EMS Proceedings and Other Publications

From ‘concert’ to ‘screening’: visual anecdotes in Electroacoustic Music presentations

Diego Garro

Diego Garro, Keele University, Research Institute for the Humanities, Music and Music Technology


PDF - 205.3 kb
Download the paper


In line with the spectro-morphological tradition of much of the electroacoustic repertoire, video works produced by artists of electroacoustic provenance are predominantly abstract, especially in terms of the featured imagery. Nonetheless, despite the ensuing non-representational idiom that typifies much of the electroacoustic-video repertoire, composers enjoy the riveting compositional opportunities offered by materials, both audio and video, which possess clear mimetic potential, intended here as the ability to imitate nature or refer to it, more or less faithfully and literally.
Complex and often painstakingly long process of evaluation, manipulation and re-contextualisation of mimetic materials can result in audio-visual mise-en-scènes that, despite the recognisable causal origin, can be wonderfully ambiguous. Mimetic discourse in the Electroacoustic works of Trevor Wishart, Luc Ferrari and Francis Dhomont encourages the listener to (re)create mental images from a complex web of personal and cultural references the music taps into. I call ‘Mimetic Visual Music’ the artistic practice of audio-video design in which a very similar process of reconstruction is encouraged, with the added facet that the data for such inference is now both aural and visible.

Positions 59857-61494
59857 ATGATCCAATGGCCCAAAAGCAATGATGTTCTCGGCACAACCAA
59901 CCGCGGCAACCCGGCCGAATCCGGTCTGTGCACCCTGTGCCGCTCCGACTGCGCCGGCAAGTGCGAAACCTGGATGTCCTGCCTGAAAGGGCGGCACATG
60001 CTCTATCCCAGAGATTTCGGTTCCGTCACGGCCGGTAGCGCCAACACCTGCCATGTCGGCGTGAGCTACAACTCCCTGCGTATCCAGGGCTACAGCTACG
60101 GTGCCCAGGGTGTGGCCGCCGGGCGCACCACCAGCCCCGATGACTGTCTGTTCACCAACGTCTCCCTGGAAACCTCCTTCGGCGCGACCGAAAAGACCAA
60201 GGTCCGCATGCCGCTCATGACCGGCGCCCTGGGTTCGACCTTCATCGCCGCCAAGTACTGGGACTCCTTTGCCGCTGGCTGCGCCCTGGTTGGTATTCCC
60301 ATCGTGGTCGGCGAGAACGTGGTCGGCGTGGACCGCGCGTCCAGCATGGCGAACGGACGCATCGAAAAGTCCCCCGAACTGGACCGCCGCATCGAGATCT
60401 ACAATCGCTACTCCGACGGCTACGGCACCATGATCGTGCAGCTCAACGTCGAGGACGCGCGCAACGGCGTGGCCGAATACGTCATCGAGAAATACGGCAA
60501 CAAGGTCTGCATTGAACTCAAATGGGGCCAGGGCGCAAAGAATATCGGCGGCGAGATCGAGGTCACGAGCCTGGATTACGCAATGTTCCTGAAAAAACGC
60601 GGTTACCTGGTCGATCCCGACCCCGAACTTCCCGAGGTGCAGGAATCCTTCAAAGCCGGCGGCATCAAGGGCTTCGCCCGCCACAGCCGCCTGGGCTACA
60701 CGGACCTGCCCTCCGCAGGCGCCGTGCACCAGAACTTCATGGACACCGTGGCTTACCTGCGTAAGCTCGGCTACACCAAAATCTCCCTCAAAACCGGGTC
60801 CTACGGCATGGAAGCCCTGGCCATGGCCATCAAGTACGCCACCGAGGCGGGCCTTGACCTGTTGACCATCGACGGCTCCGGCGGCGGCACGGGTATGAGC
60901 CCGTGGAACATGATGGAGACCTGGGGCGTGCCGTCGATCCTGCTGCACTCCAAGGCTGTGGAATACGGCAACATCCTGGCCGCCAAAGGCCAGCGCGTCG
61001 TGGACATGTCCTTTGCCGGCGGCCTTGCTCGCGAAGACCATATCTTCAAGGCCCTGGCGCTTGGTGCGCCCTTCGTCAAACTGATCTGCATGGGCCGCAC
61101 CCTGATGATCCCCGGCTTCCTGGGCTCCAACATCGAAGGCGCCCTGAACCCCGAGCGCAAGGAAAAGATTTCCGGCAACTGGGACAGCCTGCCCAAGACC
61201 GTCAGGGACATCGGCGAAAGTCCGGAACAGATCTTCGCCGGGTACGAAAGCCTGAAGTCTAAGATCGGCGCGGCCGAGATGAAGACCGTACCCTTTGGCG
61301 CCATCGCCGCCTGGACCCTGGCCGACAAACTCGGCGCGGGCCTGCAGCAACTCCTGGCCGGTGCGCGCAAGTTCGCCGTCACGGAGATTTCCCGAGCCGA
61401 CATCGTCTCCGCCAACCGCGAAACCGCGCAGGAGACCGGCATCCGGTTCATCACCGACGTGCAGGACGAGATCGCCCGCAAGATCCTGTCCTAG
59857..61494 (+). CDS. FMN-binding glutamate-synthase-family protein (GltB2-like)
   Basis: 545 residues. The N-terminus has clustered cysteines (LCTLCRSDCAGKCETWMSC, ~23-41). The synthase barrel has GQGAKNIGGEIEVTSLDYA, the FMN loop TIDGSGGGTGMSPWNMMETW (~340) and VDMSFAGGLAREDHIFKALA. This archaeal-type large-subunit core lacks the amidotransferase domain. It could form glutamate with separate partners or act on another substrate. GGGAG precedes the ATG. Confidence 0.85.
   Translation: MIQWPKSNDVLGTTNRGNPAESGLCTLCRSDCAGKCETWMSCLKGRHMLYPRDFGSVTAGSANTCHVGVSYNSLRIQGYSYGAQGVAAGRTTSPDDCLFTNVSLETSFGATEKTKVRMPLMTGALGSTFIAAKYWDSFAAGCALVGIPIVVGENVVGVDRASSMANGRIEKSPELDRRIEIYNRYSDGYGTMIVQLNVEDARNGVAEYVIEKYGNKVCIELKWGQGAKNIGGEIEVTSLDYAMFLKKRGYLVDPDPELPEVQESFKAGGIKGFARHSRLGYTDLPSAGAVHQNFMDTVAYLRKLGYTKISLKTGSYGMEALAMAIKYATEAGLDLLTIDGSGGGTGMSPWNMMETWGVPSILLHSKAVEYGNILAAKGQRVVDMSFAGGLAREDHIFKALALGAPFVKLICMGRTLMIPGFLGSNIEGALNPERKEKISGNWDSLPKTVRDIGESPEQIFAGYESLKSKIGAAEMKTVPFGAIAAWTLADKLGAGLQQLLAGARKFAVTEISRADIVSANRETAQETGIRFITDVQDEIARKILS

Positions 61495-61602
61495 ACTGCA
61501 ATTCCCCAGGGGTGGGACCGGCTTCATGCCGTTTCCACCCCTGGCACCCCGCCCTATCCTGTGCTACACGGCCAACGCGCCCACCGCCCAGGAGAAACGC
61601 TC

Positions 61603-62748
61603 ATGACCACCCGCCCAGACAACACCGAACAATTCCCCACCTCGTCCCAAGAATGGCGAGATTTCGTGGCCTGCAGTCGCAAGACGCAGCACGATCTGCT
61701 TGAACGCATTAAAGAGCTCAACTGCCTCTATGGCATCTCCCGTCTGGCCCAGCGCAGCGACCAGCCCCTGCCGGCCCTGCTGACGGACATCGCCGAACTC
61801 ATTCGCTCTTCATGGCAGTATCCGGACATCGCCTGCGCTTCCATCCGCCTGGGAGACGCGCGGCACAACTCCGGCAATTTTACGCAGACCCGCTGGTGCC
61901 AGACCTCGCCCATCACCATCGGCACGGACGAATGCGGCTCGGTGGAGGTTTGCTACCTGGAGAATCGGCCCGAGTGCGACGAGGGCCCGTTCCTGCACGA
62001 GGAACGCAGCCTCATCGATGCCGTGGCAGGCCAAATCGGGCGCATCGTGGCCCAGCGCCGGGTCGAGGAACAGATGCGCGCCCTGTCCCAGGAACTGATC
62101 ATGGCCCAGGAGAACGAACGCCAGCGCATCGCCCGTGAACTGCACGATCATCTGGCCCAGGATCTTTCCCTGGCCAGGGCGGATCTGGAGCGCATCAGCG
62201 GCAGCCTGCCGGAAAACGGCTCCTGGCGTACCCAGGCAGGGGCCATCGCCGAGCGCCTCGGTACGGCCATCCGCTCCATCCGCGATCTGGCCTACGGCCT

Mimetic Visual Music poses significant idiomatic challenges and fascinating creative opportunities for the audio-visual composers, both those with a background in Electroacoustic Music and those coming from visual arts and experimental cinema. An audio-visual language disenthralled from the gravitational pull of narrativity, inevitably flirts with poetry and with its shifts from the tale, to more obscure meta-narratives.
The question underlying this paper is whether a hybridisation between sonic and visual idioms is possible, and indeed desirable, and whether blurring the boundaries between ‘concert’ and ‘screening’ presentations can provide an opportunity to (re?)vitalise the Electroacoustic paradigms and rituals.

EMS14 Proceedings